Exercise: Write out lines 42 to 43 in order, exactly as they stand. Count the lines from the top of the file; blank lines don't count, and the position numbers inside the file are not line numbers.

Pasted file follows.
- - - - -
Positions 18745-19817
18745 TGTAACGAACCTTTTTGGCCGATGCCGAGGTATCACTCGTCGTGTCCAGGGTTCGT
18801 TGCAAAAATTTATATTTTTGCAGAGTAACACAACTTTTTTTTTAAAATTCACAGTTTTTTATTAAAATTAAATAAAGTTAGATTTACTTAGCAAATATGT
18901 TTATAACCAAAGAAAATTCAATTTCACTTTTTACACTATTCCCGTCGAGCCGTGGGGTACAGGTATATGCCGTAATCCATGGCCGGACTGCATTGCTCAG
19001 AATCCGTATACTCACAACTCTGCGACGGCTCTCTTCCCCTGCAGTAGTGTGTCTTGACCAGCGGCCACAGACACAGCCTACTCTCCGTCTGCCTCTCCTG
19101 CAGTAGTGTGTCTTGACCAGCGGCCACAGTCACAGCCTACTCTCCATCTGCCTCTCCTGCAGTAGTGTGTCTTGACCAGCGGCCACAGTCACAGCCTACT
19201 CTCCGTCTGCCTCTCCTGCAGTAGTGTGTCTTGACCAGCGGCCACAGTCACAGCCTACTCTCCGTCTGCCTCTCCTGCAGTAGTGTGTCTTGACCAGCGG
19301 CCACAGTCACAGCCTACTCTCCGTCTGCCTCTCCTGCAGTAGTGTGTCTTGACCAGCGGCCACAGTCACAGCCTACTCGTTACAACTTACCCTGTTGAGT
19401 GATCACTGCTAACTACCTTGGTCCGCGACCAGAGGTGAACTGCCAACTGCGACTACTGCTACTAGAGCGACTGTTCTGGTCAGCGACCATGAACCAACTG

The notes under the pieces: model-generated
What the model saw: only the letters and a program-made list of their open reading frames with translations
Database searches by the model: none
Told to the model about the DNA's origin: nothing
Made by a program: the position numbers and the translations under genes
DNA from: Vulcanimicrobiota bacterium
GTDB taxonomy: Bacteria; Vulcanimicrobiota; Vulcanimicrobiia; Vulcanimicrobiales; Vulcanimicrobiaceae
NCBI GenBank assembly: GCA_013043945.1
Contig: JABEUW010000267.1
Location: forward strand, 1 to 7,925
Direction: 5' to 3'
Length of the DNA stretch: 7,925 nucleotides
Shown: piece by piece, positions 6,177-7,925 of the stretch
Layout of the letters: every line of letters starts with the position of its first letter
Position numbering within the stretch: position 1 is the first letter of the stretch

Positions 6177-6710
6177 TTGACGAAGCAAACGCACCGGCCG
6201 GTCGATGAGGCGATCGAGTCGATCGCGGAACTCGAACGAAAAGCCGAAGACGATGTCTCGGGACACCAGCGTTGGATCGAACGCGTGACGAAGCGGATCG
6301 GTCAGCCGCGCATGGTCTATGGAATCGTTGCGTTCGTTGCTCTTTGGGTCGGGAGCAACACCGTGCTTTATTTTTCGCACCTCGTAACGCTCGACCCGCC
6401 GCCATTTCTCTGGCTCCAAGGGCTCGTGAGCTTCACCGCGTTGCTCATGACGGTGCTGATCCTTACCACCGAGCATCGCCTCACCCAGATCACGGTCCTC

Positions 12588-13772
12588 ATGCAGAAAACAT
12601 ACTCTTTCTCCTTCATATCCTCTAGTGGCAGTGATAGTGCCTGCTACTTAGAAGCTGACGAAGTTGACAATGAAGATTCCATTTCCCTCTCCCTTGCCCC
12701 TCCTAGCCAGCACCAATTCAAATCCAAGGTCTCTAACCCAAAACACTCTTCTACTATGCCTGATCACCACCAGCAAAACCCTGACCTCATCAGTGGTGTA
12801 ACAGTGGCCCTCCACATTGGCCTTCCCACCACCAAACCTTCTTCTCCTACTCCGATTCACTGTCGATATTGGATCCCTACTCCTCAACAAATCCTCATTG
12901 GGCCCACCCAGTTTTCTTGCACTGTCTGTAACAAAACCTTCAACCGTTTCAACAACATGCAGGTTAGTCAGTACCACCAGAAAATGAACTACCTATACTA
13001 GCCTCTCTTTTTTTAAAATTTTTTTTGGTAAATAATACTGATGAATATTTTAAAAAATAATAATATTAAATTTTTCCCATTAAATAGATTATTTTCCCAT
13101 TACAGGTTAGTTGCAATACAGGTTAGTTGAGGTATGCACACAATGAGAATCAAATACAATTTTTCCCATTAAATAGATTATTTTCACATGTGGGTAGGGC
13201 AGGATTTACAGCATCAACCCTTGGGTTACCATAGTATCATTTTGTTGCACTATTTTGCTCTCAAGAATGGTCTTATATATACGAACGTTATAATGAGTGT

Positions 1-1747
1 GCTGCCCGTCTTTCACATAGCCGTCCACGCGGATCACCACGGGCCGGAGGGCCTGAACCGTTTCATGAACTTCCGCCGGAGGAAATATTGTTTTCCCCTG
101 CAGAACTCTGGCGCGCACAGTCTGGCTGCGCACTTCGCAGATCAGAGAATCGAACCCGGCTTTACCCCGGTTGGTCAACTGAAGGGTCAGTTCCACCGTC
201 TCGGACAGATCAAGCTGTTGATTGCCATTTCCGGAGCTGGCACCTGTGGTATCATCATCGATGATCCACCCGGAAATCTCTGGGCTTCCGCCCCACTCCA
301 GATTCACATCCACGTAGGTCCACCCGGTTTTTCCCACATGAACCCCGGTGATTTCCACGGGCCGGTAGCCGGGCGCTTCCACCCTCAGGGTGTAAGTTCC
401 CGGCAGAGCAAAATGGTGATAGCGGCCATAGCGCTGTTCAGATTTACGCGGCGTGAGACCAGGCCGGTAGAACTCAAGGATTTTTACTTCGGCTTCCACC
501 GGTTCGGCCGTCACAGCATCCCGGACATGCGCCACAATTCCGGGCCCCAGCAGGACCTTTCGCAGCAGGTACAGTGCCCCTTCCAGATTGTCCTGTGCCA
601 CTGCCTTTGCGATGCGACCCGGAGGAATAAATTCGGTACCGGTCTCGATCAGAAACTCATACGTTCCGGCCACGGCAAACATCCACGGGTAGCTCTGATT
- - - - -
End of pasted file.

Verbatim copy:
201 TCGGACAGATCAAGCTGTTGATTGCCATTTCCGGAGCTGGCACCTGTGGTATCATCATCGATGATCCACCCGGAAATCTCTGGGCTTCCGCCCCACTCCA
301 GATTCACATCCACGTAGGTCCACCCGGTTTTTCCCACATGAACCCCGGTGATTTCCACGGGCCGGTAGCCGGGCGCTTCCACCCTCAGGGTGTAAGTTCC